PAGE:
This couple who live off the grid in a floating cabin want to take us on a trip “up the lake”
My husband Wayne and I discovered Powell River while on a summer holiday in 2000. On a return trip in 2001 we discovered Powell Lake and its unique float cabins. The one we purchased that year has become our home in all seasons. Come along with us on a trip up the lake and see why it continues to excite and inspire us every day.
Powell Lake is 51 kilometres long, has 480 kilometres of shoreline, and is 360 metres deep in the lower basin.
Hop aboard. The boat’s ready to leave the public dock next to the Shinglemill Pub and Bistro. This is where Wayne and I sat on the deck having dinner all those years ago wondering where all the boats were going. Many Powell Riverites know, but if you’re new to town or planning a visit in the future, here’s a sneak preview.
Powell Lake was created when glaciers scoured out its deep fjord. After the heavy ice and snow retreated 10,000 years ago, the land rose and seawater was trapped. Fresh water on top did not mix with the heavier saltwater below. After hearing about research in the 1960s, Wayne and I did some deep-water sampling of our own. Then we met the current UBC team and continue to follow their studies.
Heading up the lake, the first things you’ll notice are float cabins dotting the shore. The farther you go, the more you’ll see. There are about 250 cabins on the lake. A moratorium in 1998 limits expansion and keeps our lake pristine. Here’s a picture of the one that caught our eye and lured us to move to Powell River.
As we proceed to the end of the lower lake, there’s tiny Cassiar Island in the distance. We’ll tuck in behind and get some protection from what our friend John calls the North Sea, the wide stretch that can get some big waves on a stormy day.
In the middle of Powell Lake is massive Goat Island. It rises abruptly in the south, but the north end has the highest granite bluff, home to mountain goats. We pass through First Narrows between the south end of Goat Island and the mainland shore. Here’s where Wayne and I like to fish for trout. Just past First Narrows is the entrance to Hole in the Wall, and our float cabin home.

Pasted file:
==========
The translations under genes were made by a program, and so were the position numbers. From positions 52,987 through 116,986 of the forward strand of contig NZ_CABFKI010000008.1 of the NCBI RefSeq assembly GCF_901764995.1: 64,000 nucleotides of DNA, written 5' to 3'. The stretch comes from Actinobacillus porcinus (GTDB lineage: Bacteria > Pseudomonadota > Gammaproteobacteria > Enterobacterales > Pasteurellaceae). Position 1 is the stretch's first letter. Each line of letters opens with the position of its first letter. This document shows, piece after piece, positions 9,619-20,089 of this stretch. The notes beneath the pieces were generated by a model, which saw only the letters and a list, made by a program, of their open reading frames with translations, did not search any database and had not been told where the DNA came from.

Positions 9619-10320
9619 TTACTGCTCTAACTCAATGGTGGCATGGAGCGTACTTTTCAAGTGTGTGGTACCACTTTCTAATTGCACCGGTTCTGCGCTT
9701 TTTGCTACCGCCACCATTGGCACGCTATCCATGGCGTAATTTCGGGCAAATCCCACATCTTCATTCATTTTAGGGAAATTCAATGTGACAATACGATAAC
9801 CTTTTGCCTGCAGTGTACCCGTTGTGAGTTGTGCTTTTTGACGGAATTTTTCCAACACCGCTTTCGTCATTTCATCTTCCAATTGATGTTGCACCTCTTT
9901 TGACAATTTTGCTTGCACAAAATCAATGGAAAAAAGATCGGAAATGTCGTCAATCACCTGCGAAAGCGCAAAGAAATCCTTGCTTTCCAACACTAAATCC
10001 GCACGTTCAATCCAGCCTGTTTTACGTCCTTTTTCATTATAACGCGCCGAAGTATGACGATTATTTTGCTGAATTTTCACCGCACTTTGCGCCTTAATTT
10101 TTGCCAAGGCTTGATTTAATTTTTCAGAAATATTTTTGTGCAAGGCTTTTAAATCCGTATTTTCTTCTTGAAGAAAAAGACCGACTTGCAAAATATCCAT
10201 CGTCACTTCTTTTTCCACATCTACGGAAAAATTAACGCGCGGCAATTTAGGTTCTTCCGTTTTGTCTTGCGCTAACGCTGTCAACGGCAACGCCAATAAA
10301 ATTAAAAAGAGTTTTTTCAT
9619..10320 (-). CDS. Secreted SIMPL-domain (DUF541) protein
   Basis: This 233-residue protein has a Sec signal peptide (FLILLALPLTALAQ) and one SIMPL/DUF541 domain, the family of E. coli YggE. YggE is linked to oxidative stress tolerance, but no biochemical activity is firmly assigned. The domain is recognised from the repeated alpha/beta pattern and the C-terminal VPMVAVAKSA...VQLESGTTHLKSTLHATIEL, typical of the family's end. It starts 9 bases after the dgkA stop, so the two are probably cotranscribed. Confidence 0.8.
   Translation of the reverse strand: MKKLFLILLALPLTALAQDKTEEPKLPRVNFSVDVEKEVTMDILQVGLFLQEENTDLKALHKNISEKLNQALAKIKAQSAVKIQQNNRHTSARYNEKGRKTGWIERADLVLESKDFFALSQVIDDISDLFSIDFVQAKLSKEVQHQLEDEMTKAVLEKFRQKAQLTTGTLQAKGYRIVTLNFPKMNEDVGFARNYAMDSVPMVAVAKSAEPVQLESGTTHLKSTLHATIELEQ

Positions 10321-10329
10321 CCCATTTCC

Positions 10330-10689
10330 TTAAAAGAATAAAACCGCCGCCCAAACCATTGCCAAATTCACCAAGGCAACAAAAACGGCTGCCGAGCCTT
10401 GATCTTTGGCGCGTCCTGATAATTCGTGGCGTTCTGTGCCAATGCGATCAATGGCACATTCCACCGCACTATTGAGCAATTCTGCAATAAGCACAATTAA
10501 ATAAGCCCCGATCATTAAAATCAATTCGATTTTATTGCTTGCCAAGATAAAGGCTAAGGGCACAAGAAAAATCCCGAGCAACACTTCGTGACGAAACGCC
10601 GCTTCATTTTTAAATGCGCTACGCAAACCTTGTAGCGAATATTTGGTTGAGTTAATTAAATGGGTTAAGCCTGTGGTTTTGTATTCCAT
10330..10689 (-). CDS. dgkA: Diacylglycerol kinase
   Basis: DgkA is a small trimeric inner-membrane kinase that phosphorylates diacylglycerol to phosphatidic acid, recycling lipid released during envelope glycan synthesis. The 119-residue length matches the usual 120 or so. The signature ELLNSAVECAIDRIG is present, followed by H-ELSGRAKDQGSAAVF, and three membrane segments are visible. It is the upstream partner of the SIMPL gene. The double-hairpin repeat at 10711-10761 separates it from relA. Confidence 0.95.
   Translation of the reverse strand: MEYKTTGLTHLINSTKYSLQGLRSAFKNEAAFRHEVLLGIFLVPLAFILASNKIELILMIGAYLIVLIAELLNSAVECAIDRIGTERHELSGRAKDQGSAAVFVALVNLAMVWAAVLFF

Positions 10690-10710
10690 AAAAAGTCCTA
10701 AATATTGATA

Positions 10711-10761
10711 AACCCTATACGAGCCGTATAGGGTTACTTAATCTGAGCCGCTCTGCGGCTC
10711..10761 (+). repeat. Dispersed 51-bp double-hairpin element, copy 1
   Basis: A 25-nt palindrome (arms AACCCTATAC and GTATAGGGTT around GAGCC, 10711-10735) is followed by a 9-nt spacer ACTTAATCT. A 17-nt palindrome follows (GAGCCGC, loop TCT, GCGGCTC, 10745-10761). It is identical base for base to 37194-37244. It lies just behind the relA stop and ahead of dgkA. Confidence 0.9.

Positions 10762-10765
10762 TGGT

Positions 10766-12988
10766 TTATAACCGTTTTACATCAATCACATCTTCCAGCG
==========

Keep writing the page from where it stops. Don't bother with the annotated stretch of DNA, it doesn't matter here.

From First Narrows, we continue up the west side of Goat Island towards the head of the lake. On the way, keep an eye out for Elvis, crooning away on a point named in his honour.
As we approach the northern end of Goat Island, we’ll head over to the mainland side and stop at the Olsen’s Landing logging dock for a stretch break. From here you can see Second Narrows at the North end of Goat Island and the high country beyond.
We get back in the boat and head straight for the snow capped peaks ahead. Bearing to the left we’re almost to the head of Powell Lake. Come in the spring for spectacular waterfalls. This is an active portion of the lake, so we’ll keep our eyes open for tugs moving equipment and logs.
We might even get to see trucks dumping their loads into the waiting booms, ready for the long tow to the south end of the lake.
And from the head of Powell Lake, water that will ultimately flow through the Powell River begins its long journey to the sea.
The best way to experience Powell Lake is by boat, but you can also access it by car, off-road vehicle, floatplane, canoe, kayak, and on foot. The southern shore is accessible by car at Mowat Bay in Cranberry, Powell Lake Marina, and the Haywire Bay Regional Campground. The Sunshine Coast Trail skirts portions of the lower lake, the Powell River Forest Canoe Route passes through Powell Lake, and several logging roads give off-road vehicles remote access.
Here are some resources about Powell Lake:
- Tourism Powell River
- Powell River Museum
- Haywire Bay Regional Campground
- Shinglemill Pub, Bistro and Marina
- Up the Lake, Farther Up the Lake, and Off the Grid
Up the Lake, Wayne’s first book in the Coastal BC Stories series, is available free for most ebook readers. It follows our discovery of Powell River, the first years of float cabin living, and regional exploration. More information can be found at our website www.PowellRiverbooks.com and my blog about Powell Lake float cabin living at http://PowellRiverBooks.blogspot.com.
Thanks for coming along for the ride. Hope to see you up the lake.
Latest posts by Margy Lutz (see all)
- Learn a little bit about the logging industry in Powell River - November 18, 2016
- Quadding on “The Rock” - July 19, 2016
- Learning to sail on Powell Lake - June 28, 2016